“Then what happened?”

“Then… I don’t know. I doubt we ever will, except in the most general way.”

“Did Crabtree shoot our people?”

Shidehara shook his head. “I don’t think so. From what the mitigation team has told me so far, it looks as though that was Gellar. Something – something one of our people said or did, probably, something they were supposed to know but didn’t, or vice versa – whatever it was, something gave them away and she started shooting. She put three into Harding, and two each into Hornberg and Rosen – in that order, it seems. Rosen was the only one who was able to draw her weapon, and she got the two hits on Gellar before she went down. They probably took each other out simultaneously.”

“Damn.” The Director plucked a stylus from her desk and began absently toying with it while she digested Shidehara’s news. “Is there a chance this Crabtree woman learned what Gellar knew?”

“With respect, Barbara, do I have to remind you again that we still aren’t certain that Gellar actually knew anything? The uncertainty over who knew what has been the biggest complication to this entire op.”

“All right, let me rephrase that: assuming Gellar had the information we wanted, could she have passed it on to Crabtree?”

It was Shidehara’s turn to frown. “Unlikely, although it’s not entirely impossible. The two hits Gellar took to the chest were through-and-throughs that tore up both of her lungs. If she wasn’t killed instantly, she might have remained conscious for two, maybe three minutes, but that wouldn’t have been enough time to tell Crabtree anything, assuming Gellar could still talk.”

The Director tossed the stylus back onto her desk, then, resting her elbows on the arms of her chair, steepled her fingers beneath her chin. “I really don’t like this, Tommy. Do you have any idea what alerted Gellar? Because whatever it was, it may wind up biting more of our people on the ass. Rosen was too good to simply fuck up by the numbers, so it had to be something that completely blindsided her.”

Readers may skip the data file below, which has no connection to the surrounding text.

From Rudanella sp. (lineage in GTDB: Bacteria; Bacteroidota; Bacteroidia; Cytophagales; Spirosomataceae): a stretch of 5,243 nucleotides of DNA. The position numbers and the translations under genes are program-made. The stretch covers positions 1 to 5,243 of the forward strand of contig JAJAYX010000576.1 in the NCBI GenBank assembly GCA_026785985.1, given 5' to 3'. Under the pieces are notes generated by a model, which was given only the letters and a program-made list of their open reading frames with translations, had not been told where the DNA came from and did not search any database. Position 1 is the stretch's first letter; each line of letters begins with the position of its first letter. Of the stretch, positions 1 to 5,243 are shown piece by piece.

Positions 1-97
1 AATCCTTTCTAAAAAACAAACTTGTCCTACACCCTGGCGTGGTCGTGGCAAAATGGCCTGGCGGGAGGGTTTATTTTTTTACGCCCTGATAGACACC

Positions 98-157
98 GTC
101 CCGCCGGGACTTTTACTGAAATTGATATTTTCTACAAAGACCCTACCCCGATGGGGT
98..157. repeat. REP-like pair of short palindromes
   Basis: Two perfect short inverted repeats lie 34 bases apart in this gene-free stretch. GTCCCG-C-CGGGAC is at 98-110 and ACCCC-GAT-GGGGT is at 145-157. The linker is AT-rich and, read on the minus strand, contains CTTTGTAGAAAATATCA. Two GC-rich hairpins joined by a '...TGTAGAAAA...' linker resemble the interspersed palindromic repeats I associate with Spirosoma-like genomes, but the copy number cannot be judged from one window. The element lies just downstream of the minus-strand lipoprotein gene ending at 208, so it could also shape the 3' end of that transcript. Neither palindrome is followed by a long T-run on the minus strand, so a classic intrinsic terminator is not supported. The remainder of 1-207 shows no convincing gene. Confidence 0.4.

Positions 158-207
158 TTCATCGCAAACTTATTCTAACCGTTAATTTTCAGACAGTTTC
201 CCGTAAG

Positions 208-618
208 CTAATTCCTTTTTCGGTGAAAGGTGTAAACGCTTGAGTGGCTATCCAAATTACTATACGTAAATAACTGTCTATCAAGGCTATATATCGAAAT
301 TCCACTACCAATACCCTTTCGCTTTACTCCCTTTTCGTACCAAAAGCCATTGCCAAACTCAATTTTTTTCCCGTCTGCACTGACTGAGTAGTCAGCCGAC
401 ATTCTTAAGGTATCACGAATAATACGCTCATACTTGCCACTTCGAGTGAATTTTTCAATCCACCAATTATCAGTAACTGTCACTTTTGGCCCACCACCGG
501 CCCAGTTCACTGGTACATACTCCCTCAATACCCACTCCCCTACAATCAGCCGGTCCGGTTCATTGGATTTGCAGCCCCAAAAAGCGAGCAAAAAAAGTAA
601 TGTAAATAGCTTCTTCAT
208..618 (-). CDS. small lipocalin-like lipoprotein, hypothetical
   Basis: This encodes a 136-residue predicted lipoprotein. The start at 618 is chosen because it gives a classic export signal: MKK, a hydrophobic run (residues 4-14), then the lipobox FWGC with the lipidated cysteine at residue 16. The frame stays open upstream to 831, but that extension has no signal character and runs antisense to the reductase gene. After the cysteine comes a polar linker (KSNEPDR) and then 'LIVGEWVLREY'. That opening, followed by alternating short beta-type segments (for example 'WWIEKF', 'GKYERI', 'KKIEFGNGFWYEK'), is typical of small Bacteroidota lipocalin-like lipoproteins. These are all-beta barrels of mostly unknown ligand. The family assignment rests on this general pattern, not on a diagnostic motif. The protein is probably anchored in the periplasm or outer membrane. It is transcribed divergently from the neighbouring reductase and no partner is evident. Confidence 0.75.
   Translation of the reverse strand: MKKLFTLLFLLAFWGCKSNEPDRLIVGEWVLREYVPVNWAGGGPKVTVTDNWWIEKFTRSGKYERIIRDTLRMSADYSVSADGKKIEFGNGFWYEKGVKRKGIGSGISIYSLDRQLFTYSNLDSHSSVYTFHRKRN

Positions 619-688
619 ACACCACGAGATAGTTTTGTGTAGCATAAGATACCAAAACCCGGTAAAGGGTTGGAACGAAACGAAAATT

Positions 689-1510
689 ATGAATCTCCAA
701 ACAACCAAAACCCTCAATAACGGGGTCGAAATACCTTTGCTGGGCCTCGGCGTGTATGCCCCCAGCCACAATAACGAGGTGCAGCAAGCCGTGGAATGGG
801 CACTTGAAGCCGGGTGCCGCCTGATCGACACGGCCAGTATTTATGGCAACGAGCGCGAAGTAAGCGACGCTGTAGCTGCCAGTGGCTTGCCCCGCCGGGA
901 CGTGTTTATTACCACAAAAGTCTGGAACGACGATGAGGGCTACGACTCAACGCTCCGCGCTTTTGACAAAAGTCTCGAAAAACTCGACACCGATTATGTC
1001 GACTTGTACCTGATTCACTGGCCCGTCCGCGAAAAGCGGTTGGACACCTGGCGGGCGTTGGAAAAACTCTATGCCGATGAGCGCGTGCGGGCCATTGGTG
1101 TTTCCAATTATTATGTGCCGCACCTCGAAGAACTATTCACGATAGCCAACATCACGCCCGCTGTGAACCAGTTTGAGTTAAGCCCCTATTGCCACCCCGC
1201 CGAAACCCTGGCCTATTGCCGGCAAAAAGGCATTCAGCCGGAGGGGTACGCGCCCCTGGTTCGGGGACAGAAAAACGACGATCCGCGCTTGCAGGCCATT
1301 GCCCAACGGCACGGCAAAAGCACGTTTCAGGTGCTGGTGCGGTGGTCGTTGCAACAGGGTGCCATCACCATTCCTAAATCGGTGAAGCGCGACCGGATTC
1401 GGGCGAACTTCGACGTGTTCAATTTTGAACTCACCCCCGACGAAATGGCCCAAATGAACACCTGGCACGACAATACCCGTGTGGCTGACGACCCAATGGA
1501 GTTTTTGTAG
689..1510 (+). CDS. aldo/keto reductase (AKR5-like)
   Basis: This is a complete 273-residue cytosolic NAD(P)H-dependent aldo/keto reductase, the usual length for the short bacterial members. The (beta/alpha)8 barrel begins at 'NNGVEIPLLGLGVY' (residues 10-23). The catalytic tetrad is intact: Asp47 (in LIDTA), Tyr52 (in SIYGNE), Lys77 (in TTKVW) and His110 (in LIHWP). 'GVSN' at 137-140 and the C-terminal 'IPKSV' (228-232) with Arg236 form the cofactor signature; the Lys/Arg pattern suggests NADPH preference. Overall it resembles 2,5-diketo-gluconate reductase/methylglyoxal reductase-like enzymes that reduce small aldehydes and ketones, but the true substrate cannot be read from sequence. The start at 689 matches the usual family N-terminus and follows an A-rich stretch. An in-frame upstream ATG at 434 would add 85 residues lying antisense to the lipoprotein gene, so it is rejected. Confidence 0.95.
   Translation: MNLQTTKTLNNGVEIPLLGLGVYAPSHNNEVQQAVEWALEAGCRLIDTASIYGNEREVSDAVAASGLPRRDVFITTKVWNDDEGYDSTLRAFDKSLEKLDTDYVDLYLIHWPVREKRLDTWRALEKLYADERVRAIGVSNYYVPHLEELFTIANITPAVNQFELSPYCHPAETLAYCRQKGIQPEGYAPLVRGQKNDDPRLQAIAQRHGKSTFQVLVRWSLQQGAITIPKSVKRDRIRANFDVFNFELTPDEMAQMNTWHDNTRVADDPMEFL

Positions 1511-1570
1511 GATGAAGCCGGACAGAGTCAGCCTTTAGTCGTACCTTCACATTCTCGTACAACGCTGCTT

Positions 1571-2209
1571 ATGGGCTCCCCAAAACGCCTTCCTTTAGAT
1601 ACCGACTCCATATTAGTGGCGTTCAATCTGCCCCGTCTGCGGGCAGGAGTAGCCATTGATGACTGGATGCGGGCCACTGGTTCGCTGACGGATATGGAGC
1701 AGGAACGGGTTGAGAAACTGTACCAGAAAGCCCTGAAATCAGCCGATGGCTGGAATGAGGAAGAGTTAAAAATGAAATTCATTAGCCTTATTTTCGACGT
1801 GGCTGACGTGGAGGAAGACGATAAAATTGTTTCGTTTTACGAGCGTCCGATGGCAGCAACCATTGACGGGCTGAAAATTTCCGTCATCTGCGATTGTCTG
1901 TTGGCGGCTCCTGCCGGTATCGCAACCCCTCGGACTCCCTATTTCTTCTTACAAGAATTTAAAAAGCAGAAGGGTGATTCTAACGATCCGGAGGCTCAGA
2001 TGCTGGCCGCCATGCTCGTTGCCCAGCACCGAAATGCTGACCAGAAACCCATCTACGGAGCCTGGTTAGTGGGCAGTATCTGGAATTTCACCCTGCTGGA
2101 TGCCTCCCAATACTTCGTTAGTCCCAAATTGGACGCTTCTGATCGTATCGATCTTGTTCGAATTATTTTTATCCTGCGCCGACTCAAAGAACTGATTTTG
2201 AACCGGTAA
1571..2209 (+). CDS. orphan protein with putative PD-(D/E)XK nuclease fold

“I agree with you about Rosen, and no, I have no idea how it could have happened. Oh, and there’s one more thing: the ID’s and commlinks of all three of our people are missing, and they’ve stopped tracking as well. We have to assume that Crabtree took them and somehow shut them down.”

“Shit. This just gets worse by the minute.”

“I know, but sugar-coating it won’t make the problem go away. And saw no point in trying to bury the news of this development.”

“I won’t pretend that I’m anything less than completely pissed off by this news, but I respect the integrity you’ve shown in making it known to me personally. This agency isn’t completely immune to CYA-itis; it’s nice to know you haven’t been infected.”

“I didn’t exactly expect you to break into a song and dance, but I figured you needed to hear it directly from me rather than through some mid-level flunky trying to score brownie points with the boss, no matter how angry it made you.”

The Director managed a thin smile at that. “Well, I have given up shooting messengers bearing bad news, at least for the holidays. It’s momentarily satisfying, I’ll admit, but sooner or later, you run out of messengers.” Her face went blank and she lapsed into a silence that stretched out for some seconds; Shidehara held his peace, having become well familiar with the look his superior took on when she was deep in thought. Finally she returned her gaze to him – or at least at his projection – with an expression of fierce determination.

“All right, this is what I want: find the Crabtree woman, recover the ID’s and comm links she took off our agents, and then eliminate her. She’s an annoying loose end that really needs to be tied off ASAP. Is this going to present a problem for you in any way?”

“No, not at all,” Shidehara replied, shaking his head. “She’s far from home, in an unfamiliar city where, so far as we know, she has no friends. So there’s no place where she can go to ground long-term, eventually she’s going to have to come out in the open, even if it’s only to run. We can monitor the bus terminals, the train station, and the airport easily enough. Car rentals as well, for that matter. It may take a few days, but sooner or later, we’ll isolate her and correct this current failure.”

The Director nodded her satisfaction. “Make it so.”


“Dammit, Elliot, are you still in this hand or not?”

“Gimme a minute, Benson, I’m thinkin’ about it.”